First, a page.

People with intersex variations have congenital atypical sex characteristics (chromosomal, hormonal, and/or anatomical) and receive protection against discrimination in only three countries globally; these include Australia, where the case study on which this chapter centers was based. This article considers the complex dynamics of family for people with intersex variations from their own perspective, filling a significant gap in the existing literature on family strengths studies of intersex issues. It draws on data from an Australian survey of 272 people with intersex variations and specifically considers in detail for the first time questions on these participants’ family discussions of intersex issues, family support levels, and family information sharing. It also considers the contribution of families to the participants’ gender rearing, surgical and hormonal medical interventions, and feelings about having intersex variations. Finally, it discusses the participants’ views on key parenting debates about rearing children with intersex variations. Overall, the data confirmed the hypothesis that family relationships are strained by disordering of intersex variations, which is viewed as problematic. The data showed that participants wanted their families to embrace their natural (intersex) bodies more strongly rather than seek “corrective” measures, provide more information, and protect them from early medical intervention.
Key Take Away Points
*Parents often delay telling children with intersex variations about their variation, and families offer these family members mixed levels of support.
*Extended family members (grandparents, aunts, uncles) can contribute to atmospheres of secrecy by not disclosing any hereditary intersex variations or their own experiences of intersex variations.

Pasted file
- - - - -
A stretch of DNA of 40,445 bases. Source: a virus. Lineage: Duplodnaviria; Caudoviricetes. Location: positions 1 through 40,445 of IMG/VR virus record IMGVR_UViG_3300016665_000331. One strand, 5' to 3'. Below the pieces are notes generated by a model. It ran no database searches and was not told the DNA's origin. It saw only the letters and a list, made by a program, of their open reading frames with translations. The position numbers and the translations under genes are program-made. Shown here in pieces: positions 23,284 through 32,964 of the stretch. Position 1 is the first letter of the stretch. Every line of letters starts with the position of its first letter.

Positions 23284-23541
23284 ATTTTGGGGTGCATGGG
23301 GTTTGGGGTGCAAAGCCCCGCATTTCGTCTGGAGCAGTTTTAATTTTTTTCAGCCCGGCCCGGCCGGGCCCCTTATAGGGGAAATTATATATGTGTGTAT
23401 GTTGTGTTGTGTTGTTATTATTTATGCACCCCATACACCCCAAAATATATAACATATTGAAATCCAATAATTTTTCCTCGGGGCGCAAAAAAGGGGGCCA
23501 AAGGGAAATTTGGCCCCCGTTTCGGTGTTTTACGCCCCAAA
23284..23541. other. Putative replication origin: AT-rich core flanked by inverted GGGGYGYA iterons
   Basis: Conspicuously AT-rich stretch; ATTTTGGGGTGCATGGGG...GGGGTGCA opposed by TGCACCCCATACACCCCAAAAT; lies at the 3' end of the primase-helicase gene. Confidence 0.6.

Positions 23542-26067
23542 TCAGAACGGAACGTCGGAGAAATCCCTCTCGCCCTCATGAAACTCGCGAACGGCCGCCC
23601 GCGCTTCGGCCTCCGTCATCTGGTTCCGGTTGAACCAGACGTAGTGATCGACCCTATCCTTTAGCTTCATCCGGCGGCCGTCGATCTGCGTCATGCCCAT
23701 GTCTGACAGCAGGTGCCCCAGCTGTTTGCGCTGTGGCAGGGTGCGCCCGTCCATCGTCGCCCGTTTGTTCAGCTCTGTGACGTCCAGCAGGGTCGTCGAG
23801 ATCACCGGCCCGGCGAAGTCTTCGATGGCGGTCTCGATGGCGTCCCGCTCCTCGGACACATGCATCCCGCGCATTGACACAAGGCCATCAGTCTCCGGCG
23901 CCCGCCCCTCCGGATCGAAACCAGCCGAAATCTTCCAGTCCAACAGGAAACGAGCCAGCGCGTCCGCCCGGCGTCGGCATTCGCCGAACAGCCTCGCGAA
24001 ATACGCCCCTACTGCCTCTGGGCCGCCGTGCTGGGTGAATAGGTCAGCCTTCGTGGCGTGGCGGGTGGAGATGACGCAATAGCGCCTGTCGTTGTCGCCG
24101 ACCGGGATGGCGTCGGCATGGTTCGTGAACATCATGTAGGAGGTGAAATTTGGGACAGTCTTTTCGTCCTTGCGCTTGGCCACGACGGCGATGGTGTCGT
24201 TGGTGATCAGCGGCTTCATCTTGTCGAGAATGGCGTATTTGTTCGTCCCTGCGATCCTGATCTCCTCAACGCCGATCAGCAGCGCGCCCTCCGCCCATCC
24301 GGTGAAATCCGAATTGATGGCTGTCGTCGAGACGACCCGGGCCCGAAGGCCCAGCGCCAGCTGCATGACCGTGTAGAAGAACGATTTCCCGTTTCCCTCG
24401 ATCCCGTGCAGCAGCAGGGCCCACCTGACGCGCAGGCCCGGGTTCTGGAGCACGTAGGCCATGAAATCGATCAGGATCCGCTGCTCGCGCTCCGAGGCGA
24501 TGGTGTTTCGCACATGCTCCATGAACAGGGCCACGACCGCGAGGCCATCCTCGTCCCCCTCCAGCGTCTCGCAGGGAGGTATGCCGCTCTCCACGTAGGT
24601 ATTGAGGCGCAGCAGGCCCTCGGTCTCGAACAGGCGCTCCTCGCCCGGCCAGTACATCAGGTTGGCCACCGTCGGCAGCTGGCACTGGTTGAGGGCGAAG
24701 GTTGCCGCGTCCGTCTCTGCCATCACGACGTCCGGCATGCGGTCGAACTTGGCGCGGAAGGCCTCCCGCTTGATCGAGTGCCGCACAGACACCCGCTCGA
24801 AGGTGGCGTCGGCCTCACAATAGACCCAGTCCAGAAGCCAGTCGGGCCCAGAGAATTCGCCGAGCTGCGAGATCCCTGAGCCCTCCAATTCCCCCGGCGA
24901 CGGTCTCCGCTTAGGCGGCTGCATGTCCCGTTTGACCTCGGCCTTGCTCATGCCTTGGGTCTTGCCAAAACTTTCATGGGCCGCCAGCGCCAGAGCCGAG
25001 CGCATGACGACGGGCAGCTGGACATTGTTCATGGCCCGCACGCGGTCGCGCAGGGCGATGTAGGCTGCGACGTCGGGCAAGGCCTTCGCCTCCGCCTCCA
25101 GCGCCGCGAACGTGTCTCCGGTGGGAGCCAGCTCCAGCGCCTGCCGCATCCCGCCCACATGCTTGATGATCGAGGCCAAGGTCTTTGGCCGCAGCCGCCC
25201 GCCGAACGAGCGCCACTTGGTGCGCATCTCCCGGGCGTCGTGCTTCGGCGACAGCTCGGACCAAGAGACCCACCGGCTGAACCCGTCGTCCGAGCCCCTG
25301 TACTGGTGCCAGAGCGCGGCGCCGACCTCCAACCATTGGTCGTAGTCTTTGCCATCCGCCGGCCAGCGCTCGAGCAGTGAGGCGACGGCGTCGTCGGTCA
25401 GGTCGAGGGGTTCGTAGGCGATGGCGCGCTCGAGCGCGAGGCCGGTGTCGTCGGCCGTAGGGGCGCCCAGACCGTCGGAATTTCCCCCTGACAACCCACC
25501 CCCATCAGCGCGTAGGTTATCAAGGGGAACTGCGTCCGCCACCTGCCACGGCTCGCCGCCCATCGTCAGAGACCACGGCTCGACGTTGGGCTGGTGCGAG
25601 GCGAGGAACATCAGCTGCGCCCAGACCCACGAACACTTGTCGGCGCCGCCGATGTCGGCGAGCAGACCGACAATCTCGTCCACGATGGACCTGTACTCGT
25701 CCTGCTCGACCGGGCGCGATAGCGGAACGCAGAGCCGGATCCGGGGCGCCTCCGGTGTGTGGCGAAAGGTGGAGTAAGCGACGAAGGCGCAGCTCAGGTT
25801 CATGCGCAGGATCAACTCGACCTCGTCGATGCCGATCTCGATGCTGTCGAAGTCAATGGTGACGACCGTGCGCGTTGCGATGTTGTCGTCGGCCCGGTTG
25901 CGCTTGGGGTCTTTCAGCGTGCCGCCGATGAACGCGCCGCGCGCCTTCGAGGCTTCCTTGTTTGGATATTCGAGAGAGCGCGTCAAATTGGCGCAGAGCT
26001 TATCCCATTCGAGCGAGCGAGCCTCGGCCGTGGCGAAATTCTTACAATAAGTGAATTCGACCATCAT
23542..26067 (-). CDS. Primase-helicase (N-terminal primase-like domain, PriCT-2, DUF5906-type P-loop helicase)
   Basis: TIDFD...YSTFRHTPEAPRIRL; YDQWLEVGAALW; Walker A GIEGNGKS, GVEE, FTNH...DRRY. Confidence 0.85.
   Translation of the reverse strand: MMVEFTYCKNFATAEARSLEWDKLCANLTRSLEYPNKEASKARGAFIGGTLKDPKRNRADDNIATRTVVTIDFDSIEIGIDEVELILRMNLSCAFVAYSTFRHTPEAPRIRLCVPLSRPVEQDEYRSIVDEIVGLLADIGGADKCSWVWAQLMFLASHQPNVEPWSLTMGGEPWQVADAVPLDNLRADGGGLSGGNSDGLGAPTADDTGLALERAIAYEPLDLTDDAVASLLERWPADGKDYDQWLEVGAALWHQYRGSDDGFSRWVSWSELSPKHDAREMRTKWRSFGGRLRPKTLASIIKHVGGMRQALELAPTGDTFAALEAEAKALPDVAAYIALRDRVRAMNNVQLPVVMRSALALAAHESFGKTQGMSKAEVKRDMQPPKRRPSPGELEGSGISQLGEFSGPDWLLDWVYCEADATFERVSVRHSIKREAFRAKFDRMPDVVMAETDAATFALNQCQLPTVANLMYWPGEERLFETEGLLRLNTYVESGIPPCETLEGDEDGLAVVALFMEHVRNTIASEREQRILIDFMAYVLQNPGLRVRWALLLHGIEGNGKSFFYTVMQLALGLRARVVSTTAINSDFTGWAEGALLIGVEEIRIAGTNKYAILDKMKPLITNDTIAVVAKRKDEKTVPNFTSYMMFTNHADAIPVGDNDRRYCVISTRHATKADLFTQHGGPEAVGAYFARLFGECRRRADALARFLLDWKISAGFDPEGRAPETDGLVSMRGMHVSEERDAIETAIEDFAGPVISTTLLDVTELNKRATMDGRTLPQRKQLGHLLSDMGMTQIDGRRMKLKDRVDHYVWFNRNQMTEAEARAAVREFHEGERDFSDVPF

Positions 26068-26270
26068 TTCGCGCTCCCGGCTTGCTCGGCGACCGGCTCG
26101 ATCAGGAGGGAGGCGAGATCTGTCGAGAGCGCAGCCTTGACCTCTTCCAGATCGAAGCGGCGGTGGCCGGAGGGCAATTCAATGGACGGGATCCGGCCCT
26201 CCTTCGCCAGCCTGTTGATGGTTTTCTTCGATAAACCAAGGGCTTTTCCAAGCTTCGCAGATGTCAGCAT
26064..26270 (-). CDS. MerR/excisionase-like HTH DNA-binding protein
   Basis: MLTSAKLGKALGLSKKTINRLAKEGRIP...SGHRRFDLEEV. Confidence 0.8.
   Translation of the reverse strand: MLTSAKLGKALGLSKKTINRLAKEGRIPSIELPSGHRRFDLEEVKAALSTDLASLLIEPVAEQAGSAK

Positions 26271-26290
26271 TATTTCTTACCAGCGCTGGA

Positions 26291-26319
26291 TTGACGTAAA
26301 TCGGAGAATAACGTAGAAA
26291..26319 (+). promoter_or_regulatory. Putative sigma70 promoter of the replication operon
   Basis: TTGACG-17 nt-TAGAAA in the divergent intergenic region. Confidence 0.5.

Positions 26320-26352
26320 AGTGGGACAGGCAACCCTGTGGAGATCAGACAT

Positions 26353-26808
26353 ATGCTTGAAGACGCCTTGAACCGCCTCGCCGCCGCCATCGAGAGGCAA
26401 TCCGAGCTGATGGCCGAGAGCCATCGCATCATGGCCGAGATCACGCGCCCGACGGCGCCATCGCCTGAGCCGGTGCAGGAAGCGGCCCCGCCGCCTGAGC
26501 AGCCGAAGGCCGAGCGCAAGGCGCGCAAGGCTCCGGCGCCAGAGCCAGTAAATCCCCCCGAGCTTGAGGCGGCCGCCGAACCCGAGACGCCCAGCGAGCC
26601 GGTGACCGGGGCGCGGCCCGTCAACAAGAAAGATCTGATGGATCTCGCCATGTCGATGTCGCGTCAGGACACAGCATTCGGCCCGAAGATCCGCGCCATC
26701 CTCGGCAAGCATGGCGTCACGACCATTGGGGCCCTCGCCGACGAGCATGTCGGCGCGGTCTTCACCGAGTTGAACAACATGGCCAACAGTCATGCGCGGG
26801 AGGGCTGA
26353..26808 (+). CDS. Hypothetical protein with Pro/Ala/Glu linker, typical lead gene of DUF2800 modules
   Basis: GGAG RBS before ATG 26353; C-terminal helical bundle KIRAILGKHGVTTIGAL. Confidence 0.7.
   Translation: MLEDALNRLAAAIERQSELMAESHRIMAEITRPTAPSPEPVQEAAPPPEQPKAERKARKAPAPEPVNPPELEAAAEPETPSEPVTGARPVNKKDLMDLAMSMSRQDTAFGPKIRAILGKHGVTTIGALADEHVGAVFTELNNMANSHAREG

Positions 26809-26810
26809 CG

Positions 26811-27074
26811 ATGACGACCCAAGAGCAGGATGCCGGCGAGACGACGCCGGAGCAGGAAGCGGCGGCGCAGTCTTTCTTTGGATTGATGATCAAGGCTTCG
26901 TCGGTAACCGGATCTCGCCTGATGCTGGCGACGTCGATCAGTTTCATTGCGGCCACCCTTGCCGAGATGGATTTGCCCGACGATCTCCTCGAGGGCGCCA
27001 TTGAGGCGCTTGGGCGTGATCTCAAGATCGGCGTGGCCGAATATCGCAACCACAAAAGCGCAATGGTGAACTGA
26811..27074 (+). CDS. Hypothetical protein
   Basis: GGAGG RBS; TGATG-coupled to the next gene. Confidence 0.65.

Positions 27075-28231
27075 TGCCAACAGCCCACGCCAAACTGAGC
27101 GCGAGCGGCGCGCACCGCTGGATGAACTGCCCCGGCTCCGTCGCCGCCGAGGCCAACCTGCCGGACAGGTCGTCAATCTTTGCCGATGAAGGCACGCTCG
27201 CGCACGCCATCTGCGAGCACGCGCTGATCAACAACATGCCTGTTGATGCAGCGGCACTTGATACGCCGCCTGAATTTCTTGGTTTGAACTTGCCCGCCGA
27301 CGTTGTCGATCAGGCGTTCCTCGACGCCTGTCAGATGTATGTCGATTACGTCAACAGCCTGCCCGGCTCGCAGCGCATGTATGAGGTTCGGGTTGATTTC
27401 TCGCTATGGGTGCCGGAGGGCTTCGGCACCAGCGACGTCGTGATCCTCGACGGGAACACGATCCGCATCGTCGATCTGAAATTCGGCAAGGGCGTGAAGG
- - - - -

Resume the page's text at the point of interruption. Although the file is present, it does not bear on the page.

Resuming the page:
*Some parents have pushed their children with intersex variations to display gender normative roles and behaviours, or to engage in hormonal and surgical interventions to make their bodies appear more aesthetically 'normative' for their sex.
*Family responses to a family member's intersex variation can impact how they feel about it and their social and physical realities, and family dynamics in the long term.
*Ideally, people with intersex variations want more family protection from intervention and more family support.
Associate Professor Tiffany Jones (PhD) is a DECRA Fellow at Macquarie University, Australia. Her research has been funded by UNESCO, governments, the Australian Research Council, beyondblue, Origin and other public and private bodies. She has written a range of books on gay, lesbian, bisexual, transgender and intersex issues; education and health policies; and other sociological work. Her work has been awarded an APA Scholarship, the Griffith University Medal, an ATLAS Methodological Award and other recognition. Dr Jones has liaised with UNESCO, and various international and local/ state government and non-government organisations, on policy development. Her work has contributed towards legislative and policy change in Australian education and beyond. Dr Jones sits on the editorial board of the peer-reviewed journals LGBT Health and LGBT Youth, and she is an active peer-reviewer for various education, health and sociology journals. Dr Jones is also an assessor of grant applications for a range of key institutions including the Australian Research Council.
Dr Jones acknowledges the contributions of the community reference groups advising on sensitivity issues for the original study this article discusses.
"Intersex and Families: Supporting Family Members With Intersex Variations,"
Journal of Family Strengths: Vol. 17
, Article 8.
Available at: http://digitalcommons.library.tmc.edu/jfs/vol17/iss2/8